The truth is, that all knowledge worthy of a Prince is reducible to these two heads, the Art and Page  46 Science of governing himself, and the Art and Sci∣ence of Governing his people.

In order to the governing of himself, he is to consider himself either as he is a man, and as he stands in relation to God only; or as he is a Prince, and stands in relation to God and men also.

In the First of these considerations, he is to de∣vest himself of all his Majesty, and to look upon himself as made of the same Clay, and of the same brittle Constitution that other men are; that he came into the world as other men did, and must go out of the world as other men do; for though Princes are called GODS, yet they shall dye like men, saith one that was a Prince himself, Psal. 82.7. and though they be accomptable to no Tribunal here, yet they are to be Judged hereafter, and Judged by One, who is no respecter of persons, and from whom no secrets can be hid. And for this reason a Prince is to consider how careful he is to be of Governing him∣self, not according to that Licence, which his Ex∣emption from the penalty of humane Laws may prompt him to, but according to that stricktness which the severity of the Divine justice doth re∣quire of him,

For those that can be punished by none but God, shall be sure to be most severely punish∣ed by God, if because they can be punished by none but him, they presume the more to sin against him.

Page  47And therefore the best way for a Soveraigne Prince, who is not subject to the Judgement of Men, to secure himself from the Judgement of God, is to Judge himself, and to exercise his Kingly authority, First within and upon himself.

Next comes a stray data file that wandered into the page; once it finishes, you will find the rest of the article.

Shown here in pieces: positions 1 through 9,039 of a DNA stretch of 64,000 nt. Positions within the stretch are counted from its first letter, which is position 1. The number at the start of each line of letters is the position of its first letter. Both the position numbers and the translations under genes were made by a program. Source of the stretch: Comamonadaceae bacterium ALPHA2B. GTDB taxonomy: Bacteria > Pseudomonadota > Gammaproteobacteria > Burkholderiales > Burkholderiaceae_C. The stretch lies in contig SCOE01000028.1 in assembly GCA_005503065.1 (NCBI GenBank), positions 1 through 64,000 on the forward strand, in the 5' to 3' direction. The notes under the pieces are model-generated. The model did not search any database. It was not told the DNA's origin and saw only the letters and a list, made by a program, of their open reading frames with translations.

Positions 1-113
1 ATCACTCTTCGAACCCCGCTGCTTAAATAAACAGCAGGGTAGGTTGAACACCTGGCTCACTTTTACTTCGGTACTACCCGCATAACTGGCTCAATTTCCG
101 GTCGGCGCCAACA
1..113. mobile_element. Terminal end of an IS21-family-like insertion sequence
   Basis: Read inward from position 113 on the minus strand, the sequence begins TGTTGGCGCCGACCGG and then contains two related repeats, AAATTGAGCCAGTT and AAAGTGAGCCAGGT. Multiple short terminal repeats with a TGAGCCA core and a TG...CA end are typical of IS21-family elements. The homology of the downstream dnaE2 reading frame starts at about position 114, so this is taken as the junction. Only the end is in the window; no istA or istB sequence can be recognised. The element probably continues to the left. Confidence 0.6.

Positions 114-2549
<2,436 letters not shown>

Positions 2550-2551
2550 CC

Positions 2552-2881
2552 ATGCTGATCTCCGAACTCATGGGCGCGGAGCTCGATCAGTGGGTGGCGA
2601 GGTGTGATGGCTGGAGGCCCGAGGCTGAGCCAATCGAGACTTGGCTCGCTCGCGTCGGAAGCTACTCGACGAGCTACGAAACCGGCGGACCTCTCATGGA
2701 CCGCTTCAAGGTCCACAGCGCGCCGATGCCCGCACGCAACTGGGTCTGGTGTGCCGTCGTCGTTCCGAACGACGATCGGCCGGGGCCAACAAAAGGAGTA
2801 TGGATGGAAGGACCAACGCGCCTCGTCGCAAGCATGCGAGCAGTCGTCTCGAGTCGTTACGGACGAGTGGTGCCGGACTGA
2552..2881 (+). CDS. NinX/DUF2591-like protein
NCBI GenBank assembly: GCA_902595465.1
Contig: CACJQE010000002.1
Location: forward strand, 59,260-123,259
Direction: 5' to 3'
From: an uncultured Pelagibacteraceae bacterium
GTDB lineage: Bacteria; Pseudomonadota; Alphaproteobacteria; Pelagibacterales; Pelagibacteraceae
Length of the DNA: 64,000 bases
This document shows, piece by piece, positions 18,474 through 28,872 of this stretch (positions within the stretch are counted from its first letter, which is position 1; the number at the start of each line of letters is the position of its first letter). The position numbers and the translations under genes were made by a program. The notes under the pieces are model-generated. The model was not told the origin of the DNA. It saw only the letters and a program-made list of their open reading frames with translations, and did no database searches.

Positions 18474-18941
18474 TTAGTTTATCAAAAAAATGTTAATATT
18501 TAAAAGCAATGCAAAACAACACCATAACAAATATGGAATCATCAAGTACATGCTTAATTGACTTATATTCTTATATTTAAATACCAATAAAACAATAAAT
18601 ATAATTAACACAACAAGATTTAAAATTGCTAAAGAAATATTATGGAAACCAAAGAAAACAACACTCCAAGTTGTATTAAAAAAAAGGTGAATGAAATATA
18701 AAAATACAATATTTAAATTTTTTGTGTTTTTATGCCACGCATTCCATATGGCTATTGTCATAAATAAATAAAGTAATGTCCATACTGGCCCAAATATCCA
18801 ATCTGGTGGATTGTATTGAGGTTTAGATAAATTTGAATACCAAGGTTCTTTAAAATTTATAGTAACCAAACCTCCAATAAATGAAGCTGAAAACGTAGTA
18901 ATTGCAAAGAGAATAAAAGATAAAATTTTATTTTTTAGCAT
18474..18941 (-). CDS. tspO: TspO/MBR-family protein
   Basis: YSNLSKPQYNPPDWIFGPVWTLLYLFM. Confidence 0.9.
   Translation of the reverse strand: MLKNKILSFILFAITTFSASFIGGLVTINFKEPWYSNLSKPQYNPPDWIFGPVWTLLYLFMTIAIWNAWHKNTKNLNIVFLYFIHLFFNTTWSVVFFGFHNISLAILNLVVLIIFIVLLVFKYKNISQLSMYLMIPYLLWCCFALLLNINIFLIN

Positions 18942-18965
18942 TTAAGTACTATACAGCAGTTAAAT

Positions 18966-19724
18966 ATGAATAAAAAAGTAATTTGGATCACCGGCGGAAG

First, by curbing, Restraining, and Regulating the inordinateness and immoderateness of his own passions.

Secondly, by keeping a strict Guard and Watch over his own Senses, that his Eyes may not look after Vanity, nor his Ears hearken unto Flat∣tery.

And Thirdly, by carefully fortifying himself a∣gainst all Temptations; especially such, as are most agreeable unto him, and therefore most likely to Prevail with him. Alwayes remembring, that Fortior est qui se, quam qui fortissima vincit Maenia, that Conquest is the glory of Princes, and that no Conquest is so glorious as that over a mans own Self;

For he that hath once master'd himself, will afterwards find nothing too hard for him.

But this Consideration is Common to Princes with other men;

And therefore, Secondly, he is to consider him∣self as he is a Prince, and as he stands in relati∣on to his People and to God too; I mean, as he is Gods Representative unto the People, and to Go∣vern the People in Gods stead. Now as in the for∣mer Consideration he could not be too humble, so Page  48 in this Consideration, he cannot be too Ma∣jesticall, nor too careful of keeping up the Dignity of his Quality, nor in exacting that Reverence which is due to Gods Vicegerent from the Greatest as well as from the meanest of his Subjects; For tan∣ti eris aliis, quanti tibi fueris, is a Truth, which all men in authority, especially Soveraign Princes, ought to consider, and to behave themselves accor∣dingly; doing nothing unworthy of their Great∣ness, or that may lessen them in the Eyes of their People. For there be many things that are not onely excusable, but commendable in private men that are not so in Princes. And even of things that are lawfull in themselves, all are not expedi∣ent for all persons of all Conditions. And here the Rule is,

That such things that are most a∣greeable to our Inclination, are to give place to such things as best become our Condition,